Cognitive dissonance theory has been around since the late fifties. It has inspired many psychologists to figure out the murky depths of people’s minds. The theory relates strongly to decision making, social phenomenons and mental angst. Many paradigms exist within cognitive dissonance. Two important paradigms are the Belief Disconfirmation paradigm and the Free Choice paradigm. There are several experiments that have been studied that relate to cognitive dissonance, including the boring tasks experiment. The person who coined the phrase cognitive dissonance is the famous Leon Festinger, and he studied it inside and out. Cognitive dissonance is one of the most important topics within psychology because it questions the mind and explains social phenomena. Cognitive dissonance challenges the reinforcement theory. The reinforcement theory has been around for a long time, much longer than the cognitive dissonance theory. The reinforcement theory states that social-psychological phenomena are explained through behavioral approaches (Metin). On the contrary, cognitive dissonance theory is based off of cognitions (the process of knowing and perceiving) and dissonance (mental distress). The theory states that individuals strive toward consistency. If there is inconsistency, people try to make up for it to have mental comfort (Metin). Consonance means consistency and dissonance means inconsistency. Our minds constantly try to balance these two things to have a healthy mind. Depending on the magnitude of the dissonance, our mind uses cognitions to balance out the inconsistency to create a stable mindset (Metin). Dissonance might arise from logical inconsistencies, cultural morals, encompassing cognition or past experiences (Metin). There are ways to categorize different kinds of situations of dissonance. These categories are called paradigms.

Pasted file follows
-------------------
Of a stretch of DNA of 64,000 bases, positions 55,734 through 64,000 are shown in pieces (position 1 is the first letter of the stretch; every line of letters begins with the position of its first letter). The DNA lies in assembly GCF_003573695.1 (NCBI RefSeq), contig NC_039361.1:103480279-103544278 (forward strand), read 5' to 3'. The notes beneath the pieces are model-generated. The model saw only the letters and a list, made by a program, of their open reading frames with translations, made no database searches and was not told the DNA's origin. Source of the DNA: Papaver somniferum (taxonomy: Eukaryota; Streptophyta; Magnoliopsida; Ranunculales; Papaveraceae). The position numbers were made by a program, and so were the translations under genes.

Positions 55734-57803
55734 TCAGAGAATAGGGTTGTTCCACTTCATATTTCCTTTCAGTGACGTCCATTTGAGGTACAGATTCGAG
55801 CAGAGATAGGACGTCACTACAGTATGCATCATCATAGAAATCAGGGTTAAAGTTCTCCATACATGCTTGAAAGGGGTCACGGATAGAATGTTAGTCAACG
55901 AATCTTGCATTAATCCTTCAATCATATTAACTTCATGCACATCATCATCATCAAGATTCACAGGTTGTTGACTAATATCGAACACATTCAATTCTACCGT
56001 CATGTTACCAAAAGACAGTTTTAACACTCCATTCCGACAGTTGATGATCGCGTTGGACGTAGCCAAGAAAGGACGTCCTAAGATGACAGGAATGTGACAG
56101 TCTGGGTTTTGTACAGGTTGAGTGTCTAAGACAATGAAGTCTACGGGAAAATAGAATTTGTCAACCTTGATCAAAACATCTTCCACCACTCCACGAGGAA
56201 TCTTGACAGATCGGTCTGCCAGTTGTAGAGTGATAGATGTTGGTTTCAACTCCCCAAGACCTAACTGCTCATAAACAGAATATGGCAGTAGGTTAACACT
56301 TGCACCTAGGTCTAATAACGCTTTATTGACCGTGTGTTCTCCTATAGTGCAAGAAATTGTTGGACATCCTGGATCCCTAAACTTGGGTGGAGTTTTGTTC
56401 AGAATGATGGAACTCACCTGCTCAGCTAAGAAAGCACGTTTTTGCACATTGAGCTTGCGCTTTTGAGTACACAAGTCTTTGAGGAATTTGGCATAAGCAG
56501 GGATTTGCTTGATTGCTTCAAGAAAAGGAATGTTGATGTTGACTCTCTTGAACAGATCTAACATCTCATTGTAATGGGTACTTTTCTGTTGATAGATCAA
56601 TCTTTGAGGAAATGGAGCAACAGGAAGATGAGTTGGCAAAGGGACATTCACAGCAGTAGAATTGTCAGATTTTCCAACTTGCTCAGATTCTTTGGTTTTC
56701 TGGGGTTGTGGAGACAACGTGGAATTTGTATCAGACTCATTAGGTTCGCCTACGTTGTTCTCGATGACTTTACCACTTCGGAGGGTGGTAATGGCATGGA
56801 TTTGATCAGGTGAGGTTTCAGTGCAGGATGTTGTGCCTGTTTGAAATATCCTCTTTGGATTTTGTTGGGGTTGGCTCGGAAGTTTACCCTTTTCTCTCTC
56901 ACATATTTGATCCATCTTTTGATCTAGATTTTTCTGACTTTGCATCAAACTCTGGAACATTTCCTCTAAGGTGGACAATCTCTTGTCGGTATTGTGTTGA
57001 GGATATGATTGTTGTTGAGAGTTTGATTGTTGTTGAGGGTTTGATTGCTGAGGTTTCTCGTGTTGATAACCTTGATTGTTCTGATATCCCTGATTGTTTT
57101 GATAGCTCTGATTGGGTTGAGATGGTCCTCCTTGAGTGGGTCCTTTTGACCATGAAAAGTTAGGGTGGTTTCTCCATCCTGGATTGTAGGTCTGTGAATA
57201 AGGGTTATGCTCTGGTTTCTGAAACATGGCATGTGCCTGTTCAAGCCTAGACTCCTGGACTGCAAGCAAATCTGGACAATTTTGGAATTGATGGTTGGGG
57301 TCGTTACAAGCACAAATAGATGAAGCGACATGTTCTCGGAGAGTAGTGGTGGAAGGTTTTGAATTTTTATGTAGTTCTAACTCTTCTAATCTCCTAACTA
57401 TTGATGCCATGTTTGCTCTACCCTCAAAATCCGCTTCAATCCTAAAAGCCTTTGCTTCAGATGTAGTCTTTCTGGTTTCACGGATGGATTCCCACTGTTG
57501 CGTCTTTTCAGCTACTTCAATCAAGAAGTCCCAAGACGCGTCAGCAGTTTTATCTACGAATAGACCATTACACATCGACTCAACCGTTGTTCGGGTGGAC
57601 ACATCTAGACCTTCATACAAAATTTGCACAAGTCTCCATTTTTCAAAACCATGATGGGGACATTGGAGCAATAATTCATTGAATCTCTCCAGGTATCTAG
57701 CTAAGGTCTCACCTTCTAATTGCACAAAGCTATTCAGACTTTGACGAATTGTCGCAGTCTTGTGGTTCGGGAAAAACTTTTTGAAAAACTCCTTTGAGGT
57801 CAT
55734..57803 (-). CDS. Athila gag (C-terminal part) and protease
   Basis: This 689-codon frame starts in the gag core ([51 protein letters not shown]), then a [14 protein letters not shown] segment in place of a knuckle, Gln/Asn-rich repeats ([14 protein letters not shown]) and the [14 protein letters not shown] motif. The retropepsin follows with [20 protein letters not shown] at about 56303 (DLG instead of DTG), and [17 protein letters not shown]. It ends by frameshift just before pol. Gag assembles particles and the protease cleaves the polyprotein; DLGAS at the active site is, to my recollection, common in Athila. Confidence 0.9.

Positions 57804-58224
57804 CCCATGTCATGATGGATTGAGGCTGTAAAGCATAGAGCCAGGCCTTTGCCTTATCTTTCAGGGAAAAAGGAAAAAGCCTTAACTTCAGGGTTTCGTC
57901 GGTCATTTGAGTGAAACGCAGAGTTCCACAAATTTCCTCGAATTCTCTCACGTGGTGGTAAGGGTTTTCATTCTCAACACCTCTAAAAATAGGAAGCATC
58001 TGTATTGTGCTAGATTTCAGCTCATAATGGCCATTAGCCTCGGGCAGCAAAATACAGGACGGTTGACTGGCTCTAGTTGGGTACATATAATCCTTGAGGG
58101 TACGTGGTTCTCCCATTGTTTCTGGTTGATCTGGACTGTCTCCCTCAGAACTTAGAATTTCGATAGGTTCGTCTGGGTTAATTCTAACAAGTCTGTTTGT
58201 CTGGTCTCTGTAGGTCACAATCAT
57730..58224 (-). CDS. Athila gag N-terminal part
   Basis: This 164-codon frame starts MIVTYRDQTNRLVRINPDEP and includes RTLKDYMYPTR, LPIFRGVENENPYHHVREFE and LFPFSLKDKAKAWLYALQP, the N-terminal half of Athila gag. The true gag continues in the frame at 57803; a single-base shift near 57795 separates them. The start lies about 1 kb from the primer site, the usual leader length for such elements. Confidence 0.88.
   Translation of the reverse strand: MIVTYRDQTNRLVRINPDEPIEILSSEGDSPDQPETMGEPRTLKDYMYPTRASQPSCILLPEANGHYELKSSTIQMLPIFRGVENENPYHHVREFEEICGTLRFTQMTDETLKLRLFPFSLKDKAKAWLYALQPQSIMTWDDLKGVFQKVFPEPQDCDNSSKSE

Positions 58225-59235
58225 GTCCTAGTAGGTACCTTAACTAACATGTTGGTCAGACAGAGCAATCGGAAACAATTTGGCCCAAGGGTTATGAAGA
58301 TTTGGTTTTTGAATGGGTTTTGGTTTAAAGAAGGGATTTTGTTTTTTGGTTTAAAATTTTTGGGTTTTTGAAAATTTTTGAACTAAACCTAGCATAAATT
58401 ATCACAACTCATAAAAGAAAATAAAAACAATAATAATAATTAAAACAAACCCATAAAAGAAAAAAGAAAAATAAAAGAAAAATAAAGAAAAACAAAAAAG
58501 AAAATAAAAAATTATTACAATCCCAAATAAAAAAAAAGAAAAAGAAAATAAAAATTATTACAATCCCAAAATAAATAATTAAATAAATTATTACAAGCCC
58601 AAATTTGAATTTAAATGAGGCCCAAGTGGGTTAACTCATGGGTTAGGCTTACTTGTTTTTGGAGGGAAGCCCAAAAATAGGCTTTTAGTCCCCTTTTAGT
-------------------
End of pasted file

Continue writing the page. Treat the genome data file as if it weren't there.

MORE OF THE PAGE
The belief disconfirmation paradigm states that dissonance arises...
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